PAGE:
Subgroup Leader of Ecology of Tropical and Mediterranean Bats and Birds
In addition to 14 PhD members, the group includes a considerable number of project research assistants and doctoral and master students, which are a very important component of the team. To manage the group's wide range of research topics, it is organized into eight teams headed by a Principal Investigator.
Our research is focused on issues that are central to conservation ecology: the ecological consequences of fragmentation, species-habitat relationships and their modelling, impacts of climate change, problems of invasive species, and biodiversity friendly management of agro-ecosystems. Expertise in working with a diversity of organisms - ranging from arthropods to fish, reptiles, amphibians, reptiles, birds and mammals - allows the group to address ecological questions using a diversity of model organisms, and to carry out multi taxa projects.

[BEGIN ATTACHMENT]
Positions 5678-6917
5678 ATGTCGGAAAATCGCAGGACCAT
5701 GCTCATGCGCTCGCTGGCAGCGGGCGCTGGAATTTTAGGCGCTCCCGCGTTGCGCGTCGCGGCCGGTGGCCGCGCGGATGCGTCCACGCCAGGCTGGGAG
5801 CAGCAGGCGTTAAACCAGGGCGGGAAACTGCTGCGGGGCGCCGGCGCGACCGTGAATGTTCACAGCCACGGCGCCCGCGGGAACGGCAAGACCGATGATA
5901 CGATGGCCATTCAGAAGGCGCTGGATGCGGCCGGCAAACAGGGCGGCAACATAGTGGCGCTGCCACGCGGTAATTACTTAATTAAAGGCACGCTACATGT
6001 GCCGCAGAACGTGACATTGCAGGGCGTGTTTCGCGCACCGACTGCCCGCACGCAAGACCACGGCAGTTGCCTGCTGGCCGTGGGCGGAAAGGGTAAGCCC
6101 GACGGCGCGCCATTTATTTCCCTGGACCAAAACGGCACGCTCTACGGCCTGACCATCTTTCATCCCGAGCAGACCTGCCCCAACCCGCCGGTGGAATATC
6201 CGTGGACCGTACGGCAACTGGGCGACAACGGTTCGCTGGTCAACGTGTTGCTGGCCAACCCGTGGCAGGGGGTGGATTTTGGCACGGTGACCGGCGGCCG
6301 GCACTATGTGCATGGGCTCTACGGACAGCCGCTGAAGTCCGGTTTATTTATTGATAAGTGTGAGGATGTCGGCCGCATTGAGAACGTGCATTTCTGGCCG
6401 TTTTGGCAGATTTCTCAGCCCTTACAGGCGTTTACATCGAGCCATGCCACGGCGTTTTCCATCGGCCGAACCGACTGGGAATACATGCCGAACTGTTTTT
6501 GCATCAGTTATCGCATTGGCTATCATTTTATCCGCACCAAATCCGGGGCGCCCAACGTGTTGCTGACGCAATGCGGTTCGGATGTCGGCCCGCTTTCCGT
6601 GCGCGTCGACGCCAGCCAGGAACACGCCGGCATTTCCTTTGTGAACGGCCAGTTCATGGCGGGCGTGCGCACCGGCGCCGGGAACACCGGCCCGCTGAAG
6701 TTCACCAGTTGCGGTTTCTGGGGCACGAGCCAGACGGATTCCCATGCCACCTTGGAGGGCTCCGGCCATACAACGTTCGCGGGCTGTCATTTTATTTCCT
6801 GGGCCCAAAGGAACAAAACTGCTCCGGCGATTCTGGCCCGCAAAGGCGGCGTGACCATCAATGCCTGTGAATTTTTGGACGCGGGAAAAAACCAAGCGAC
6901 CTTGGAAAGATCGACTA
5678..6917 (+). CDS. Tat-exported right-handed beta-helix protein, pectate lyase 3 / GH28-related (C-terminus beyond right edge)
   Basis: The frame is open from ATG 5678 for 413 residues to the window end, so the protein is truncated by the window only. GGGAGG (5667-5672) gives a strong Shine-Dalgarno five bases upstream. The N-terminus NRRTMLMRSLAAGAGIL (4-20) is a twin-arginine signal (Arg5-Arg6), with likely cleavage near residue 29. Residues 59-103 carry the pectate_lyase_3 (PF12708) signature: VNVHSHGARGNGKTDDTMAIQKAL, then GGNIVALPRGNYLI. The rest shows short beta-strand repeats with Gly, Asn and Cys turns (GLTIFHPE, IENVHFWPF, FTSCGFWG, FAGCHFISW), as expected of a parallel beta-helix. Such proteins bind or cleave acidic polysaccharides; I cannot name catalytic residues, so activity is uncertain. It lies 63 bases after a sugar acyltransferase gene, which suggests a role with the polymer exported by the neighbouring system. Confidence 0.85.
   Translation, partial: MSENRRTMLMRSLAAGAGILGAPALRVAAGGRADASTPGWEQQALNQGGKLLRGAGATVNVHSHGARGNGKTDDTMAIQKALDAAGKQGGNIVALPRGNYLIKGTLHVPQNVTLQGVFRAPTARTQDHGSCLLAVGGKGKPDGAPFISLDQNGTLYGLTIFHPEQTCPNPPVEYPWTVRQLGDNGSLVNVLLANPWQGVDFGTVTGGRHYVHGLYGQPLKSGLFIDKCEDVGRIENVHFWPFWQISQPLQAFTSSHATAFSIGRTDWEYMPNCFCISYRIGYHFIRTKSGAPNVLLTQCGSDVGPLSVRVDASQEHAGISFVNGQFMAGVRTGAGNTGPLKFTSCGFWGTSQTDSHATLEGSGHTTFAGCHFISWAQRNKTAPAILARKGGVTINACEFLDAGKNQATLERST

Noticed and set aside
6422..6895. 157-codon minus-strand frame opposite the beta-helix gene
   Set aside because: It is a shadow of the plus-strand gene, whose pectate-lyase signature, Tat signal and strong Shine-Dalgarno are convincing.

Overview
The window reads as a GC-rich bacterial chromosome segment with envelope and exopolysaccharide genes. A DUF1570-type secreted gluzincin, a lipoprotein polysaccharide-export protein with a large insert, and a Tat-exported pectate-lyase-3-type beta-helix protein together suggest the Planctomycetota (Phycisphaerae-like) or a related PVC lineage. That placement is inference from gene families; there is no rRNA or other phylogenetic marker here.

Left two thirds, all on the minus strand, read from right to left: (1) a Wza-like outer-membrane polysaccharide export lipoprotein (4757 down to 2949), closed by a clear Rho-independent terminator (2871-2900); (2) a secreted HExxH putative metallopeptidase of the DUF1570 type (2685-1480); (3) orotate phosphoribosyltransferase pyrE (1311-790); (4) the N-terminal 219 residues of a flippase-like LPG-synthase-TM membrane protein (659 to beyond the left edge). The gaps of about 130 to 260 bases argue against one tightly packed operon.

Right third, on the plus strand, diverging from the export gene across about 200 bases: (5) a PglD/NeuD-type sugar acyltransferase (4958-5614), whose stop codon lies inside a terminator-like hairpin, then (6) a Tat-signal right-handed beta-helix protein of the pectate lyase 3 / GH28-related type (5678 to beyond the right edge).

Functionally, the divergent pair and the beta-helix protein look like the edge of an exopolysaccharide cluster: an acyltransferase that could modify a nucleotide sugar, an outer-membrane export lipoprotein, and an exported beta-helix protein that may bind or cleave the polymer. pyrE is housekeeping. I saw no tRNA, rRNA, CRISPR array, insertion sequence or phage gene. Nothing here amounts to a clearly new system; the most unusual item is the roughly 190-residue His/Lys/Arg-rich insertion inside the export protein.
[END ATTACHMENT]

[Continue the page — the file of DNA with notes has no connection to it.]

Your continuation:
Most of our work is conducted in Mediterranean ecosystems, which hold a rich collection of biodiversity, but we also work in the tropics, particularly in Brazil and Portuguese-speaking countries of Africa, where historical and cultural links facilitate the cooperation with local researchers.
Oliveira, M., Freire, D. & Pedroso, N.M. (2017). Escherichia coli is not a suitable fecal indicator to assess water fecal contamination by otters.Brazilian Journal of Biology, Accepted, . DOI: (IF2015 0,559; Q4 Biology)
Curveira-Santos, G., Marques, T.A., Björklund, M. & Santos-Reis, M. (2017) Mediterranean mesocarnivores in spatially structured managed landscapes: community organisation in time and space.Agriculture, Ecosystems & Environment, 237, 280-289. DOI:10.1016/j.agee.2016.12.037 (IF2015 3,564; Q1 Ecology)
Silva, A.P., Curveira-Santos, G., Kilshaw, K., Newman, C., Macdonald, D.W., Simões, L. & Rosalino, L.M. (2017) Climatic conditions and anthropogenic factors determine site occupancy in a range-edge badger population: implications for conservation under environmental change.Diversity and Distributions, Online early, . DOI:10.1111/ddi.12564 (IF2015 4,566; Q1 Ecology)